While the flare-up is far from being among the world’s deadliest, it is already the third-largest by confirmed cases after the 2001 outbreak in neighbouring Spain, with some 450 cases and six dead, and the 1999 outbreak in the Netherlands, when 32 people died and more than 300 were infected after visiting a flower exhibition in the town of Bovenkarspel.

The illness is named after a 1976 outbreak at an American Legion convention in Philadelphia, which killed 34.


Our Water Safety Expert comments:

There are 5 key requirements of the HSE ACOP L8, duty holders need to ensure:

  1. That they appoint a person to be managerially responsible
  2. Identify & assess sources of risk
  3. Prepare a scheme of control measures
  4. Implement, manage & monitor the scheme
  5. Keep records of the precautions taken.

In order to fully discharge their duties under health & safety law, Duty holders should supervise the work of their employees & contractors.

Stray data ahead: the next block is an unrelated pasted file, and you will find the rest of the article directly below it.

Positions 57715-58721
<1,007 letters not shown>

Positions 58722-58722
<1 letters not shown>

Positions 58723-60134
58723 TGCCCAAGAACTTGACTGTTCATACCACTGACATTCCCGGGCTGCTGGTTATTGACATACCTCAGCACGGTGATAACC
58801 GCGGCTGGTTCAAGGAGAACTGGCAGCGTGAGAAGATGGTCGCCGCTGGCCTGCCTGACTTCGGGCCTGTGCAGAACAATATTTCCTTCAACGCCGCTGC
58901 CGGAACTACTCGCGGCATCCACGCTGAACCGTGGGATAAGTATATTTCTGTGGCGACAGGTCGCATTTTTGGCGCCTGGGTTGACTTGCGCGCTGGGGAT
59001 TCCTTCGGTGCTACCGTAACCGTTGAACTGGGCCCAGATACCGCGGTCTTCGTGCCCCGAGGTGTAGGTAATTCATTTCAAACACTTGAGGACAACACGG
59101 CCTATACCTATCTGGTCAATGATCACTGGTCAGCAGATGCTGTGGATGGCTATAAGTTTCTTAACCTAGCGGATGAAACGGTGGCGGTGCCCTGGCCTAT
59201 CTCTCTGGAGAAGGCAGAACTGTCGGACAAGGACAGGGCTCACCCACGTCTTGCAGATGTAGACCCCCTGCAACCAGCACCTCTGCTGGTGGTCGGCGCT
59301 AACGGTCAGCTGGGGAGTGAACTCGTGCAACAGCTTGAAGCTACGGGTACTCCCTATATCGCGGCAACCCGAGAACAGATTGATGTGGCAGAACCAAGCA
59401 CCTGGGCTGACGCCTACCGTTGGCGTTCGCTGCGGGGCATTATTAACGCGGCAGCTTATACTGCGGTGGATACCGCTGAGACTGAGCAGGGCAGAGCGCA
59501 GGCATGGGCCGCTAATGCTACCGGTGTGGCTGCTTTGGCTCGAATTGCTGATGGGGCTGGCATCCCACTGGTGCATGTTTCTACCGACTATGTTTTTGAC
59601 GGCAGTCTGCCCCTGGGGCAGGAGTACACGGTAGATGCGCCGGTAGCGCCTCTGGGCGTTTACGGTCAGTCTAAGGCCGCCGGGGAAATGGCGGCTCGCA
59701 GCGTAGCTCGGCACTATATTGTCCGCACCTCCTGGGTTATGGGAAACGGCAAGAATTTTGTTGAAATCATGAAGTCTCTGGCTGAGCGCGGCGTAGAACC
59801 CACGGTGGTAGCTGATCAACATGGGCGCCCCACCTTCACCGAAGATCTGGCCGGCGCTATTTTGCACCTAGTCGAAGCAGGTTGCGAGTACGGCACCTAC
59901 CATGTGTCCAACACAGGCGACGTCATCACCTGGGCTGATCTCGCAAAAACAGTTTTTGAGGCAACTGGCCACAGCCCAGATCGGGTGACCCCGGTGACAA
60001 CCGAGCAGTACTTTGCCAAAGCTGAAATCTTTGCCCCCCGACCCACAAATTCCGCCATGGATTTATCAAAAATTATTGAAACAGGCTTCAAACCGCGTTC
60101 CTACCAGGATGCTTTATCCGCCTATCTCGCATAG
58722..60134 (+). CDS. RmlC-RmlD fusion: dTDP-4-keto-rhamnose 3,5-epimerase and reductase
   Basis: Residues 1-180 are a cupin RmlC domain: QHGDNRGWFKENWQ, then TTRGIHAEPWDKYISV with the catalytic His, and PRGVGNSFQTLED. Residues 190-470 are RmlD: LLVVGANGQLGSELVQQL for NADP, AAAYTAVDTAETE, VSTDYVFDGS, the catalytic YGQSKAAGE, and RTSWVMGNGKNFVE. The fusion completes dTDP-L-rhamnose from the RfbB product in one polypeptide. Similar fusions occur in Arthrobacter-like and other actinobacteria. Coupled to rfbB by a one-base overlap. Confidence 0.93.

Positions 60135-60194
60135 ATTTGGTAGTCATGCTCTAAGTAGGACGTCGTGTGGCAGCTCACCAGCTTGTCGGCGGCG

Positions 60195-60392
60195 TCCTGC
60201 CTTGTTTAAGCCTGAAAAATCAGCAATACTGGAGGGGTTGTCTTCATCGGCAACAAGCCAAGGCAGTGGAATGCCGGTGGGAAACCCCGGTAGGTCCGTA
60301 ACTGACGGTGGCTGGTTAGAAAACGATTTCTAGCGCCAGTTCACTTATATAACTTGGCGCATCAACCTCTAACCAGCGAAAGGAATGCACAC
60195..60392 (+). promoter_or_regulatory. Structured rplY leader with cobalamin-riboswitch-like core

Where organisations are unsure of their duties or do not have the expertise in-house they should seek competent assistance from outside the organisation.

Are Health and Safety failings to blame for Knightsbridge Balcony Death

Tragically, two men died and six other people were injured after part of a balcony collapsed in west London when the railings gave way of a building at Cadogan Square, Knightsbridge, Friday 21st November 2014.  Cadogan Square consists of residential properties, with many of the buildings divided into flats.  The first-floor balcony is believed to have been connected to property number 37, a five-storey terraced building.

The decorative wrought-iron railing appears to have fallen about 3.6m (12ft) to the ground.  The stone base of the balcony appeared to remain undamaged.

London Ambulance Service said that eight people were treated for injuries, one man died at the scene and the other in hospital.  The men who died are believed to be Polish nationals Tomasz Procko, 22, of Greenford, and Karol Szymanski, 29, of Wembley.

Scotland Yard said:

“At this early stage it is believed that a number of sofas were being delivered to the address – which was under renovation – prior to the railings on the balcony giving way.”

A neighbour, Sandra Panagopoulos, said: